“Autocephaly as we now understand it—a multi-diocesan church with a single primate whose affairs are utterly free from all outside administration—has” “always been a characteristic of Church life,” whether the highly centralized, tist fisted rule of Alexandria or the rather loose primacy that Antioch exercised over all the East. Canon VI of Nicea only codified what had been practice from the time the Apostles handed the Churches off to their successors the bishops. As far back as we can go, we find the episcopacy so organized. We do not find isolated bishopricks acting outside of a local synod, without one of their number standing out and above the rest. IIRC, Fr. Ericson points out that Cyprus was not given autocephaly at Ephesus. Rather, its claims of autocephaly were recognized. Hence, I don’t know what to do with the claim that “If all that were the case, then the Apostles and their successors were not Orthodox,” since all ecclesiastical history shows that “all that” was precisely the case.
“That “an autocephalous Church already exists”…is precisely one of the points up for debate” only for those who want to debate it. Moscow conclusively refuted Constantinople’s objections on behalf of the Greek Church in 1970. That the Greek Church persists in denial about that means no more than it did when the Phanar refused to recognize the reconstitution of Alexandria’s Holy Synod, the restoration of an Antiochian to Antioch’s throne, Moscow’s refusal to follow at Florence, etc.etc.etc. As for the others who have not agree upon the autocephalous Church in America, Romania has issued its phyletist philosophy which can’t withstand canonical scrutiny (and certainly is not agreed on), Serbia’s jurisdiction came out of Russia’s here, and the OCA’s Albanian diocese is actually the Mother Church of the Orthodox Church of Albania. Everyone else, a plurality, is agreed upon the OCA’s autocephaly.Rather than premature, proper canonical procedure is long overdue. That’s not projecting the OCA’s history back onto all of Orthodox history: that following the precendent set by a dozen plus autocephalous local Orthodox Churches.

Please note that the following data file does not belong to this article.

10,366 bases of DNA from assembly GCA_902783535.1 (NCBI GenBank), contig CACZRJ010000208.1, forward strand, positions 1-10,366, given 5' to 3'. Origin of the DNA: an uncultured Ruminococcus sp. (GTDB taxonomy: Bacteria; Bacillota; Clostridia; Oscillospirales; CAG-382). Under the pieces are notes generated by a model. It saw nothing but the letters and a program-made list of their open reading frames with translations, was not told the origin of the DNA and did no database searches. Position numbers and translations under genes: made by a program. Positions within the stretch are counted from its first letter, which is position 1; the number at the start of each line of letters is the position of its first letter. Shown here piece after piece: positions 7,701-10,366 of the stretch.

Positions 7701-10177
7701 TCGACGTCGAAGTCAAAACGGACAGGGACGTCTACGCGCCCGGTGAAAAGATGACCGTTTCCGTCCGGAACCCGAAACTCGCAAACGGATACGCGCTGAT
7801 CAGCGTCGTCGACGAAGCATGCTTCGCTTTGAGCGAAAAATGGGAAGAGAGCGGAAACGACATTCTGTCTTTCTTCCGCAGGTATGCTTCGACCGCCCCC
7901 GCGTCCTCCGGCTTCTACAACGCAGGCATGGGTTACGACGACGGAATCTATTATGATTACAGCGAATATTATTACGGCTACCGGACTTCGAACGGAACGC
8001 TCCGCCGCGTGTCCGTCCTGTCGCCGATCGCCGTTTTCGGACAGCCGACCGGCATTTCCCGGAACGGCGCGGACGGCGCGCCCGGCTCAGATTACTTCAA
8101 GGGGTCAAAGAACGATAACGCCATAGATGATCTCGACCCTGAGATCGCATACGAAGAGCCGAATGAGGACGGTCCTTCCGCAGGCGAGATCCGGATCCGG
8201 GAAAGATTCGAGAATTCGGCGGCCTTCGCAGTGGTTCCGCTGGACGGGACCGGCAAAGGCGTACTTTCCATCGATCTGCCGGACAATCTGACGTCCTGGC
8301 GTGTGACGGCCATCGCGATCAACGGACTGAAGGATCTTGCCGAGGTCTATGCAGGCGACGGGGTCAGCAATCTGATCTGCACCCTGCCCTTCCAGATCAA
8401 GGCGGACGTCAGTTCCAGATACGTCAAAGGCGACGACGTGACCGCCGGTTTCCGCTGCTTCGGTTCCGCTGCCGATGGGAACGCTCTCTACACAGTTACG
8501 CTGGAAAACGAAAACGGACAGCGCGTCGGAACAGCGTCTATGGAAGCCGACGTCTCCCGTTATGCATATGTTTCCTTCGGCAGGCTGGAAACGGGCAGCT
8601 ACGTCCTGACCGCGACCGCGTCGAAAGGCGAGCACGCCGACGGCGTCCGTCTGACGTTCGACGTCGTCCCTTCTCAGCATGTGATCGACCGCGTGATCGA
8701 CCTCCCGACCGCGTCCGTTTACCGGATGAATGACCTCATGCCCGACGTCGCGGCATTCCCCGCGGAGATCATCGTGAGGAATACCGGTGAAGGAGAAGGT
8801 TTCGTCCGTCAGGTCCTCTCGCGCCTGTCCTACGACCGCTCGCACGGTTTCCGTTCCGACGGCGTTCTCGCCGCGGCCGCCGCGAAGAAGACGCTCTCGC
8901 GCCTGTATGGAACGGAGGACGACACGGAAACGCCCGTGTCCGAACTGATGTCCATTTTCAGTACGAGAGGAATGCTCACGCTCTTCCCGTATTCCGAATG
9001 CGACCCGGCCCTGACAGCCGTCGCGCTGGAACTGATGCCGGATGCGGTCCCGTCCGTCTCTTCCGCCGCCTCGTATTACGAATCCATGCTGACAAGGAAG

As for autocephaly having no dogmatic status, our struggle against the Vatican’s ultramontanism demonstrates otherwise.
As I’ve argued here numerous times before, with the consecration of St. Raphael by the Russian Archdiocese, if not before, per canon VIII of Ephesus the canonical status of North America was settled.
As someone who grew up in the GOA, and of 100% Greek background, it’s always comical to see non Greeks backing what is essentially the EP’s point of view. Meanwhile, many Greeks, ones with experience with the GOA, want nothing to do with it, and/or support the OCA’s autocephaly. the examples abound.
However, my much bigger point, which one would think would NOT have to be made on a board named “Orthodoxhistory” is this…in addition to the canonical proof that ISA offers, one needs ONLY to look at history to see what the true Orthodox tradition is with regard to autocephaly. And the history shows very clearly, over and over and over that ecclesial boundaries follow the secular ones. Thus, as the Slavs (that Fr. Damick is referring to) found themselves outside the boundaries of the Byzantine Empire in the Middle Ages (the Bulgar Kingdom, both Serbian kingdoms) the churches in those regions were likewise recognized as autocephalous. Likewise, the Empire of the Grand Comneni, Trebizond, was also recognized as autonomous following the establishment of that kingdom. So was Ravenna, in the West, by the way.
The bottom line: This business of autocephaly is not nearly as EARTH SHATTERING as the EP and GOA supporters would have us believe. There has NEVER been a consistent process for achieving it (most of the national churches now in existence simply declared it…they did NOT ask for it). I almost had to laugh at Fr. Andrew’s example of the Slavic Churches remaining under C’nple for 500 years. Ever hear of the patriarchates of Ochrid, Trnovo, Pec? The first Bulgarian Kingdom was recognized as autocephalous in 924..that’s not 500 years after SS Cyril & Methodios…that’s barely 50! And the Russians remained nominally under C’nople until 1443, but got their way by bribing C’nople. the last reparations of Hagia Sophia were made with Russian gold.
Local Churches are an ancient Orthodox tradition. Locally elected bishops, sitting in synod. If you want a universal bishop, presiding over large expanses of the planet, you are in the wrong church…because that is the Roman Catholic model.
Let’s not fret, as Americans, or be bamboozled into thinking an autocephalous, local church is such a big deal. It’s not. The Byzantines regularly and ROUTINELY adjusted ecclesial borders to fit the secular reality. Churches were pretty routinely granted autocephaly…